Bitcoin miner Greenidge Generation will "pause" parts of its expansion into Texas, focusing instead on sites in South Carolina and New York, the company said on Monday
"We have chosen to pause our plans to develop certain additional sites in our pipeline in the ERCOT market and, instead, intend to concentrate our operations at our two existing sites in South Carolina and New York for the time being," the company said in a statement. ERCOT, or the Electric Reliability Council of Texas, manages the state's power grid.
The company reported $107.9 million in net losses in the second quarter, mainly due to a $71.5 million nonrecurring, non-cash charge, according to a statement on Monday.
The miner said that due to the "sudden change in mining economics" it has opted to prioritize liquidity and capital preservation over "aggressive growth." It expects to reach a hash rate of at least 3.6 exahash per second (EH/s) by the first quarter of 2023, having finished the second quarter at 2.5 EH/s.
The company announced last year that it closed an exclusive deal with a developer that had a development pipeline of at least two gigawatts of capacity and a separate exclusive agreement with a company controlling over one gigawatt of power generation, both in Texas.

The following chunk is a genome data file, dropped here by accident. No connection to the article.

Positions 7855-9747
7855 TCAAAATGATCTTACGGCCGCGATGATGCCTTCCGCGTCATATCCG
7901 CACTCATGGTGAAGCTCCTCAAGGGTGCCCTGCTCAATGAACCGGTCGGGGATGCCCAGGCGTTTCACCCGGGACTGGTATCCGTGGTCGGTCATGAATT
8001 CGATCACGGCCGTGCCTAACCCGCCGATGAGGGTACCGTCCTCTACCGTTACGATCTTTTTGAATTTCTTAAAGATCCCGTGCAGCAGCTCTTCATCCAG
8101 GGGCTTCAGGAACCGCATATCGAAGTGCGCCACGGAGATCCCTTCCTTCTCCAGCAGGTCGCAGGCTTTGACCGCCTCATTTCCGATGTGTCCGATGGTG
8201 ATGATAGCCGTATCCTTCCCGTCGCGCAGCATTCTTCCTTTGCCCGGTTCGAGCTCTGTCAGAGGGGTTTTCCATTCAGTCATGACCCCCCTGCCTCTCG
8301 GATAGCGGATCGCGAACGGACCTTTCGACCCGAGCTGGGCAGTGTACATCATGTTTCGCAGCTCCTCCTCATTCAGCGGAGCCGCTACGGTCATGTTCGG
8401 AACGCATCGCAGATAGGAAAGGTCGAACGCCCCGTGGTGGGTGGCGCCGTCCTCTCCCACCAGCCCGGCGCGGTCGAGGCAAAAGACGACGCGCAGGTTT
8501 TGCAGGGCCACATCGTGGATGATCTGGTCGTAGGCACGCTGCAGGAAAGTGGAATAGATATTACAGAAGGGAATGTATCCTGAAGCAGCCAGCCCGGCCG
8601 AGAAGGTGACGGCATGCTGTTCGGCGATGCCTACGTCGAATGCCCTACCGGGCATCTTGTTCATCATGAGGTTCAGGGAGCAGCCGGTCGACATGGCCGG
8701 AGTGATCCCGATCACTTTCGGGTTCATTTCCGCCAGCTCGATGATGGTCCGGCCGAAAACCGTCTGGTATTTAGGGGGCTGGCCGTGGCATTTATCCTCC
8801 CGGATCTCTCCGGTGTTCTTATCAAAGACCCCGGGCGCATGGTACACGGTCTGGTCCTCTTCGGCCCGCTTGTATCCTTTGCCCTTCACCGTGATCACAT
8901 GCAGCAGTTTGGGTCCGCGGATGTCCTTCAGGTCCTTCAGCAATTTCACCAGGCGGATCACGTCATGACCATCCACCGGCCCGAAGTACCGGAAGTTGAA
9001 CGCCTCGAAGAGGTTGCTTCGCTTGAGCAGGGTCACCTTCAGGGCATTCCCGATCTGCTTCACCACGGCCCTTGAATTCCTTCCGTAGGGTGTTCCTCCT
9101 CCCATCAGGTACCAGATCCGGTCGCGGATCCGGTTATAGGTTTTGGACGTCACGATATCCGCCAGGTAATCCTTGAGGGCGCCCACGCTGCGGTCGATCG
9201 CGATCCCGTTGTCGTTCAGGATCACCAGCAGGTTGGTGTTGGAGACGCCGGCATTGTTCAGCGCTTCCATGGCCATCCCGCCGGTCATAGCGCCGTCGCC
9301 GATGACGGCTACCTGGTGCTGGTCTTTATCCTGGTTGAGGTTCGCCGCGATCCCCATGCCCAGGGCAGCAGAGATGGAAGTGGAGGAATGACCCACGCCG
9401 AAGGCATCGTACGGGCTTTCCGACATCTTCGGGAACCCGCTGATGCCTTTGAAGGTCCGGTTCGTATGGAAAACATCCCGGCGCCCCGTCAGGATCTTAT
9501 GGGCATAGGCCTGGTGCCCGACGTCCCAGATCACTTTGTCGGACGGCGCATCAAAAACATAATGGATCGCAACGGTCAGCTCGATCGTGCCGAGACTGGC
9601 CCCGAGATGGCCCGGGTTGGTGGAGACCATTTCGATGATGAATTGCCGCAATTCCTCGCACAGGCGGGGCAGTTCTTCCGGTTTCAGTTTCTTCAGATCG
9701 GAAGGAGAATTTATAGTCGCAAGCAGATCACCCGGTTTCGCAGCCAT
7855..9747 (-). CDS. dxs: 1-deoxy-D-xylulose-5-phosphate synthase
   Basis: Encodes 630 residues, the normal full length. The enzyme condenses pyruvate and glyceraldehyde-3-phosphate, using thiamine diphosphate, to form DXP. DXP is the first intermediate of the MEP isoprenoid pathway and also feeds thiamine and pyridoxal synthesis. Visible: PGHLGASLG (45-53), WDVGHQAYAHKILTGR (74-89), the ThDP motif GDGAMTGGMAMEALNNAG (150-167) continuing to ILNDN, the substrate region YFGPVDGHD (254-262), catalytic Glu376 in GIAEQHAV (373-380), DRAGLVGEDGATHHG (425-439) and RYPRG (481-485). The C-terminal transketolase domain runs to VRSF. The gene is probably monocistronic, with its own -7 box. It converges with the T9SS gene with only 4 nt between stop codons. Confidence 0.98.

Greenidge mined 10.7% more bitcoin (621 BTC) in the second quarter but saw its revenues decrease by 17% to $31.3 million compared to the first quarter.
"While our team once again delivered strong operational performance in terms of bitcoin production and plant uptime for the quarter and for the month of July, the approximately 60% decrease in the price of bitcoin during the second quarter coupled with the spike in global energy prices clearly presents a challenging earnings environment," said CEO Jeff Kirt.
Greenidge is planning to focus operations at its current sites in New York and South Carolina "for the time being."
The company recently had its air permit renewal denied by New York's Department of Environmental Conservation but said it would challenge the regulator's decision and continue to mine in the meantime.
"While no adjudicatory proceedings have been scheduled to date, Greenidge has been advised that, based on the progression of previous and ongoing cases of a similar nature, the appeals process may take a number of years to fully resolve," it said Monday.
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